Human Rights

Kingsley Kuku: Human Rights in Developing Countries and Roles of Governments

in Opinion

Equality is a term associated with political campaigns, community-development projects, and international policies. It is a sensitive topic whose importance is often neglected. Consider, for example, how fairness and lack thereof affects people who are mistreated. Sadly, however, this is an all-too-familiar scenario for a lot of individuals in developing countries. That is why the battle for human rights is as strong as ever, and individuals like Kingsley Kuku are relentless in their pursuit of bringing equality to all.

Why developing countries?

The reason why human rights tend to be a topic of concern in developing countries, in particular, is the lack of resources. For example, individuals residing in western regions tend to take basic rights like access to health care and employment for granted. For those residing in certain regions of Africa, South America, and even Asia, such opportunities can be rare. This is where the contest for human rights begins and will continue until the day that everyone is offered the same privileges around the globe.

Solving a Perpetual Problem

Another factor that contributes to this issue is the lack of clear-cut solutions. After all, there are no blueprints that clearly dictate how people can overcome inequality. Instead, it is usually a battle that takes time and a lot of effort. Thus, those involved must recognize that the change they seek may not even happen during their lifetime. Think about Nigeria and its current constitution, per se.

Nigeria, an African country in the Gulf of Guinea, got its independence October 1, 1960. Despite the governmental instability of the 1960’s, Nigeria remained focused on social and economic development. By the time of the fourth republic, the 1999 constitution imposed the country’s fundamental human rights including the right to life, personal liberty, and freedom of expression. In translation, it took 85 years to develop a system where these problems could be addressed and regulated by legislative agencies. So, making a change requires more time than many people will be able to dedicate. That is why it is important to focus on overcoming adversity one day at a time. Kingsley Kuku wrote the “Remaking the Niger Delta: Challenges & Opportunities,” as a form of political engagement and promotion of peace in Nigeria.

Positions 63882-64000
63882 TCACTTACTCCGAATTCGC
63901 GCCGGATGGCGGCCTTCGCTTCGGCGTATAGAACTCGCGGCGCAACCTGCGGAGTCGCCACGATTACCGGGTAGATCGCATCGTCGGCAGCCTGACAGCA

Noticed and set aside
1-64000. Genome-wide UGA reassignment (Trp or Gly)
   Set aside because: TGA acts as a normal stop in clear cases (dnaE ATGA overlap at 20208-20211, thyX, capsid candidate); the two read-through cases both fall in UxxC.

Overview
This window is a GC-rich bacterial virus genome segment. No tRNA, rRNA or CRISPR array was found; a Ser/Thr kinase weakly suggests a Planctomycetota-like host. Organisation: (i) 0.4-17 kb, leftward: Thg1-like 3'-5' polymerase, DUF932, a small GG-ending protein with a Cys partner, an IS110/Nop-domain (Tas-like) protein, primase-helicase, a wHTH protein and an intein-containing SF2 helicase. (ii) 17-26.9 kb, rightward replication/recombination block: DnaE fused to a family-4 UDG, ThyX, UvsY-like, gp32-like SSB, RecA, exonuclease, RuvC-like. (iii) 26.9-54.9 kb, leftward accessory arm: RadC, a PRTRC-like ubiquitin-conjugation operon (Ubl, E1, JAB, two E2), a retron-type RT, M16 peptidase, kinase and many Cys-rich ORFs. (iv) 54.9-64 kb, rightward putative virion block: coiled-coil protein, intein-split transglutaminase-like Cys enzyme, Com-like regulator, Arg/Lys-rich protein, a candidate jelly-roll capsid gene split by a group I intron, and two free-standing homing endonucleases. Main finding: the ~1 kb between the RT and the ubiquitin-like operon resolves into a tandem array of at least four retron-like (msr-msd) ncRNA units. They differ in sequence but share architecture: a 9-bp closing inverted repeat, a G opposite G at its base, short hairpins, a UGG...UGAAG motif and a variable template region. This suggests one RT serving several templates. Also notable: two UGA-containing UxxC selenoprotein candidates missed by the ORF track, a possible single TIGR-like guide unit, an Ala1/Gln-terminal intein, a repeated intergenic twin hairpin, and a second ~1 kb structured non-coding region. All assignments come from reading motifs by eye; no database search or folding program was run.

Governments Lead the Way

Obviously, a lot of issues about human rights are government-based. Consider one of the many South American countries to better understand this point. In Peru or Colombia, for instance, disappearances and unregulated executions are still happening on a regular basis. The freedom of speech is nowhere near the expected threshold that modern societies set. So, who is in charge and should be blamed for the non-existent equality and malfunctioning institutions? The governments.

Whether it is a country in South America or all the way in Asia, certain things will not differ. One of those similarities tends to be the role of governments as the main proponent for society’s development and prosperity. Most nations rely on their elected officials to make note-worthy choices that will bring upon better living conditions. This is not, however, what always takes place. Over the last few centuries, countless governments failed to lead their people to better living standards. Some are even failing to do that this very moment. Therefore, the question that must be asked is how individuals can facilitate a change and, more importantly, can they? Kingsley Kuku is an example of a facilitator of change, as he engaged in political activism at a young age and led a student group against the militarism of Nigeria.

Accountability

As Kingsley Kuku, a long-time political and environmental activist, states, every person must hold their governments and fellow citizens accountable, whether this means continuously participating in elections or advocating for candidates on a daily basis. The main goal is to be involved with one’s government and mandate transparency. Similarly, every person must do their part to hold individuals who might be in violation of human rights accountable.

This can be achieved almost effortlessly nowadays. After all, when someone’s human rights are violated, it is generally easy to spot. For instance, it could be the case of a party denying someone access to a facility due to their race or ethnicity. It could also be as simple as someone verbally assaulting an individual without any rational reasoning. To defeat such cases of people’s human rights being infringed upon, all one has to do is speak up. Meaning, stand up for the person who is under attack. Doing so will help the party in question feel protected. And although it will not change the world, it will change the way that this particular party feels about the world.

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